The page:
Monday, 22 February 2016

OpenBIM just became more Open

The core c# classes developed by Geometry Gym to import and construct IFC (Industry Foundation Classes) have been released as an Open Source project under the MIT license.

The source code is being hosted on GitHub, https://github.com/jmirtsch/GeometryGymIFC
I've uploaded the compiled dll to https://www.nuget.org/packages/GeometryGymIFC/

Note this isn't the entire IFC code base that Geometry Gym has developed, the interfaces to Grasshopper, Revit, Rhino, Navisworks, Tekla and the various structural analysis software remain closed source (for at least the time being) as the revenues provided by these projects support the full time development of this code base.

Example code for using these classes will be posted to this project,
https://github.com/jmirtsch/GeometryGymIFCExamples
and you can also refer to the Building Smart examples at
https://github.com/BuildingSMART/IfcScript (but a little more work is needed to enable this to directly use the opensource tools).

Documentation is sparse, but you can reference Building Smart material online such as  http://www.buildingsmart-tech.org/ifc/IFC4/Add1/html/

Prior to deciding to open source, I studied the capability and state of existing dotnet projects I could find.
Some key advantages I believe this project will offer above these include:
MIT License (Permissive license permitting use of code for many purposes)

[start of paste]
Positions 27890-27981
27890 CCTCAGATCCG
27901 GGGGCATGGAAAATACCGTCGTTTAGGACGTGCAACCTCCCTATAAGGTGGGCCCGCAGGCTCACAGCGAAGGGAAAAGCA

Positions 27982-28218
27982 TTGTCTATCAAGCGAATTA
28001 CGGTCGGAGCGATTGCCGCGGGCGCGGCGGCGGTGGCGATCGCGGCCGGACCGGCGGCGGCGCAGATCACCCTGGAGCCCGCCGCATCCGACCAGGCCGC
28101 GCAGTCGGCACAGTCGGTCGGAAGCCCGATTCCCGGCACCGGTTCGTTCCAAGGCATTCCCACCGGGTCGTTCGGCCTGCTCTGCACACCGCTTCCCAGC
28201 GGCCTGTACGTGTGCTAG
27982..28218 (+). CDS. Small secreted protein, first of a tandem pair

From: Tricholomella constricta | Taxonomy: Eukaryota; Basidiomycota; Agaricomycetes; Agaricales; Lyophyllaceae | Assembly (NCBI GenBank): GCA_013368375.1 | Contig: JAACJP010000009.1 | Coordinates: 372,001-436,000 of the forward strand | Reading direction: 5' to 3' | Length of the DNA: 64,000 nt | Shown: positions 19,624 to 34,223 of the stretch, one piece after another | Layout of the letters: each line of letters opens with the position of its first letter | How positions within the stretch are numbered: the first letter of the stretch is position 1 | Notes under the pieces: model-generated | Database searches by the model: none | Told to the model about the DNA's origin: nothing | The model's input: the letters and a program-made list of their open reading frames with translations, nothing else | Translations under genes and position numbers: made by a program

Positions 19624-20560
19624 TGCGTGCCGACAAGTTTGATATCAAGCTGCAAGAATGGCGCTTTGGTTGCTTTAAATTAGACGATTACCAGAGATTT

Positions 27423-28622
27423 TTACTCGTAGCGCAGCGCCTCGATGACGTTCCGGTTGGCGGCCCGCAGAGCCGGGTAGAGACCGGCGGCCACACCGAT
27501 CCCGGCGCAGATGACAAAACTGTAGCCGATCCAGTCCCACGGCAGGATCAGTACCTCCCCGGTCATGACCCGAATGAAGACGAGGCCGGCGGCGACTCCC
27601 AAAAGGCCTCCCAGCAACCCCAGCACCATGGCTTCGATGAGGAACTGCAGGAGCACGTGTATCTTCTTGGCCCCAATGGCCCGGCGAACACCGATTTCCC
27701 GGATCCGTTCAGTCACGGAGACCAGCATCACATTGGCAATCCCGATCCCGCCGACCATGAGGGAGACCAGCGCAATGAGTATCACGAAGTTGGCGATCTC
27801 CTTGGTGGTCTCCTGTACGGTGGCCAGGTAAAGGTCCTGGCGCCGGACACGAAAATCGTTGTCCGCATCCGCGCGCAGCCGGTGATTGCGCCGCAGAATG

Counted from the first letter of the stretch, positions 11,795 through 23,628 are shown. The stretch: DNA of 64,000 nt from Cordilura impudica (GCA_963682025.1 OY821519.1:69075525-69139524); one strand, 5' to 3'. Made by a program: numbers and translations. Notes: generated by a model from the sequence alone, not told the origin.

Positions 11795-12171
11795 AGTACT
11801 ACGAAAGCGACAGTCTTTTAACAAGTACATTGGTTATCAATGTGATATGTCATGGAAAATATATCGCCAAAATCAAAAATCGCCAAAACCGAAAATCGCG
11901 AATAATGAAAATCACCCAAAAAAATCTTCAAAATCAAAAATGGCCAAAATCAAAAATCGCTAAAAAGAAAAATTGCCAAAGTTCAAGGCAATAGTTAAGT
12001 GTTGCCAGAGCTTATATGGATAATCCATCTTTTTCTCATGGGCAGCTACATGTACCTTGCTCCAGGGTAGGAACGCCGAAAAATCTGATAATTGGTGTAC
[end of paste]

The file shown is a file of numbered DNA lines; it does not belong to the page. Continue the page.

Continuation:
Simultaneous of multiple schemas such as Ifc2x3, Ifc4 and Ifc5 (infrastructure)
Pure dotnet library.
Easily extensible for developing custom classes and custom interfaces with other software.
Advanced constructors for classes to permit easier generation of Ifc files (other projects require explicit setting of every relationship requiring more intimate understanding of the IFC framework).

The motivation for this move to opensource the code is support of the Uniform Object Library, and I have also discussed the possibility of using the tools for other open and closed source developments with others.

Note also there are two initial variations of the classes to reference.  The core code has no dependencies and reference, and an extension to this with references to RhinoCommon (OpenNurbs) geometry.  The RhinoCommon flavour is still work in progress with more code to be ported into the opensource project.

If you are interested in utilizing this project, please don't hesitate to get in touch to discuss any aspect of this.  Also if you have suggestions for improvements, or wish to contribute, this is greatly appreciated.

5 comments:

  1. An excellent initiative and a generous sharing-mentality...congratulations Jon!

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  2. Thank you for contributing. Wonder if I can make it run within Unity... Do you need a geometric engine/kernel or is the library self-contained? E.g. some others rely on e.g. OpenCASCADE to do the geometry lifting.

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  3. Sure, Unity seems to be able to recognize c# so should be able to work.
    At the moment there is a Rhinocommon "essentials" version of the library (which I still need to extend), I haven't yet opensourced all of the RhinoCommon conversions.

    But I suspect there could develop some extension methods/attributes that could convert to Unity geometry such as Meshes. I'll contact you on skype to discuss how this would work.

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  4. First test have shown that the basic examples are usable. I had to add a copy of some mono classes (Tuple and Color) that are not inside the Unity Mono library (as System.Drawing is removed). And the Zip-support is also missing, although other libraries may be usable. Nice work!

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